Propagate Pipevines Yourself – This Is How The Propagation Works!

Last updated on October 23rd, 2023 at 09:03 pm

Pipevine is easy to propagate yourself. If you already care for a plant in the garden or container, you just need some seeds, a few cuttings or you lower a few shoots. This is how the propagation of the pipevine works.

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Three ways to propagate a pipevine.

Sowing pipevine
In local regions, pipevines do not bloom very profusely. Seeds therefore form sparingly, if at all. If your pipevine bears fruit with seeds, pick them off and let the seeds dry. Caution: The seeds of the pipevine are highly poisonous!

Propagate Pipevines Yourself - This Is How The Propagation Works!

Sow them in spring in small seed pots (7,00 at Amazon*) and cover them with soil. Until emergence, the pots should be wrapped in cling film to keep the humidity constant.

Place the pots in a bright and warm location. A sunny window with temperatures up to 25 degrees is ideal.

Cutting cuttings
It is easier to propagate via cuttings. Cut cuttings of 15 centimeters in length from one or two year old shoots. Remove the lower leaves and put the shoot cuttings in prepared pots with growing soil.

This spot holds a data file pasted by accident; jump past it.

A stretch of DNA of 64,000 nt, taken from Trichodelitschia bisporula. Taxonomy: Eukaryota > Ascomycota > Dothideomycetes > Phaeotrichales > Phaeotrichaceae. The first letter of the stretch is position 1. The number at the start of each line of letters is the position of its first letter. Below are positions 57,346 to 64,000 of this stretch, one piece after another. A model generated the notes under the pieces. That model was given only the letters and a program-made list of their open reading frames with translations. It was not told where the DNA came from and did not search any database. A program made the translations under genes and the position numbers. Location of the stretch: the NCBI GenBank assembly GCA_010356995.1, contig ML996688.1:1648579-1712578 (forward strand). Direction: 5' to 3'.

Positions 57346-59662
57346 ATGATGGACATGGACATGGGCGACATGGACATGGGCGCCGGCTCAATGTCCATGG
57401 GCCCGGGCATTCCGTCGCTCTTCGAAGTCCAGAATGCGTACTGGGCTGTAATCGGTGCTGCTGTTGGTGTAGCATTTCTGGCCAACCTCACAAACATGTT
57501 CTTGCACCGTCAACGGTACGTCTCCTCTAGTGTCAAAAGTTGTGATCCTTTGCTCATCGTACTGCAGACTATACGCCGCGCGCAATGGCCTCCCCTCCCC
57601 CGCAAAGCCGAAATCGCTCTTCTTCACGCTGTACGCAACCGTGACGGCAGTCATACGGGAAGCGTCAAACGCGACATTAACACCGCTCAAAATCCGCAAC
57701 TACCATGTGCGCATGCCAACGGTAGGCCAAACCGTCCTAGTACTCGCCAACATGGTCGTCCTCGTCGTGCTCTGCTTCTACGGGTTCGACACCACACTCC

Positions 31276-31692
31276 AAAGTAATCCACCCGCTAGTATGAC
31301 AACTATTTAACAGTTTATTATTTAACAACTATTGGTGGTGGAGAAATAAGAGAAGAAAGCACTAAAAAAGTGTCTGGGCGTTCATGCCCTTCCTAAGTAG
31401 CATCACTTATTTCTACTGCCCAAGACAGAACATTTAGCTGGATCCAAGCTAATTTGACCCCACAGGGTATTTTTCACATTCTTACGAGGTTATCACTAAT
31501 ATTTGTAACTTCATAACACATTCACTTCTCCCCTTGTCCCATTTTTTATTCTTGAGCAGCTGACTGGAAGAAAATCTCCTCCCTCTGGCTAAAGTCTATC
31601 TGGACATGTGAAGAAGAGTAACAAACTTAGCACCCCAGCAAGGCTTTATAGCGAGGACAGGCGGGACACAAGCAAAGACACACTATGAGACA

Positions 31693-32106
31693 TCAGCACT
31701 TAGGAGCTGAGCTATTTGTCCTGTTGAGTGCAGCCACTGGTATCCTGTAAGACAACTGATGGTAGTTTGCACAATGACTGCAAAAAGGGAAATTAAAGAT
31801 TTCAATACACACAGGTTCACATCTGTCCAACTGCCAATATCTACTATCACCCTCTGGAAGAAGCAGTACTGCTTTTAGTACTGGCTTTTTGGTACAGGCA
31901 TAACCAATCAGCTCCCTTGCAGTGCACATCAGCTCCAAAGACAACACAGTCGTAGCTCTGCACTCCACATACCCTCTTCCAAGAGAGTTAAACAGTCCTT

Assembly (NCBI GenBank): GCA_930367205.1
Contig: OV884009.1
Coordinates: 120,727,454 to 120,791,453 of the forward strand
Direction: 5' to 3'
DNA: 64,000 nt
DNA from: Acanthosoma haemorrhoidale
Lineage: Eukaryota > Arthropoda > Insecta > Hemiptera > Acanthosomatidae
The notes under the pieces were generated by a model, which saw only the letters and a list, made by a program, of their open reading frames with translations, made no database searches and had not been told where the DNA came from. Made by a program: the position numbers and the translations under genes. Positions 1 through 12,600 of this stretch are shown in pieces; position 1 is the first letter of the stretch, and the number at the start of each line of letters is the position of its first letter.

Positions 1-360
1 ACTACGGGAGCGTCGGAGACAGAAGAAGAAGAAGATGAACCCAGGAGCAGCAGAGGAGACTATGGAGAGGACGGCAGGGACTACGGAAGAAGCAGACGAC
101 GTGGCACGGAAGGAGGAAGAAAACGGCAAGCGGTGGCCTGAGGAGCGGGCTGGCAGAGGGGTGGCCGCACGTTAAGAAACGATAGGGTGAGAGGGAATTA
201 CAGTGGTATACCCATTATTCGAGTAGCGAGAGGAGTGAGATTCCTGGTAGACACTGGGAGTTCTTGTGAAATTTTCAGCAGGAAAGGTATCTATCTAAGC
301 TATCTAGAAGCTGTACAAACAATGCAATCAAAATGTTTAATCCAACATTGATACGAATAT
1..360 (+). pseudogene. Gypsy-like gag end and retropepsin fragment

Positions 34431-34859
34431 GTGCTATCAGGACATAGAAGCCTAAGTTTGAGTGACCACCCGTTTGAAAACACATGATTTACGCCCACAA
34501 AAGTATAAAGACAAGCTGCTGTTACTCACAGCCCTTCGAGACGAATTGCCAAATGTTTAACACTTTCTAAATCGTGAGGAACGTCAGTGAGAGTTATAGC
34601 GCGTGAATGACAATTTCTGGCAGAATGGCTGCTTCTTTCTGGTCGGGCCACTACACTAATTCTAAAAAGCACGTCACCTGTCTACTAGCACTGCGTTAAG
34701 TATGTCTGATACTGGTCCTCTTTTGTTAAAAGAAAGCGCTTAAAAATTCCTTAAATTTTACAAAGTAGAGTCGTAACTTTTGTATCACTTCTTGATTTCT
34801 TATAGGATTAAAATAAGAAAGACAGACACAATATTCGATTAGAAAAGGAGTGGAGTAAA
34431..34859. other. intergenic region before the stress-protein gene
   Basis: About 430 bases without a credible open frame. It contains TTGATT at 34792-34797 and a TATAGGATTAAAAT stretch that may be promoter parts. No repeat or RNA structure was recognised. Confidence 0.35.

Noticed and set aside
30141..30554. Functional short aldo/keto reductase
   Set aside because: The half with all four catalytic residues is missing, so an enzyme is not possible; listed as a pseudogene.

Place the pots in a bright, warm place sheltered from the wind. Keep the soil well moist. You will know that the cuttings have taken root when new leaves sprout.

Once the pot is well rooted, you can set the pipevine outdoors or in a container.

Propagate pipevines via cuttings
Outdoor pipevines are most easily propagated via cuttings in early summer. Choose a shoot that is not too old and that you can bend down to the ground.

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Loosen the soil next to the pipevine. Score the shoot several times and place it on the loosened soil. Then cover the vine with soil. Tent pegs are good for fixing the sinker in the soil. The tip of the shoot must peek out of the ground.

The following spring, the shoot will have developed roots and can be placed in the desired location.

Pipevines are hardy and hardy. Pre-grown plants from the garden center may be planted out as early as March. However, with the planting of homegrown plants, it is better to wait until it gets a little warmer.


  • James Jones

    Meet James Jones, a passionate gardening writer whose words bloom with the wisdom of an experienced horticulturist. With a deep-rooted love for all things green, James has dedicated his life to sharing the art and science of gardening with the world. James's words have found their way into countless publications, and his gardening insights have inspired a new generation of green thumbs. His commitment to sustainability and environmental stewardship shines through in every article he crafts. Jones James

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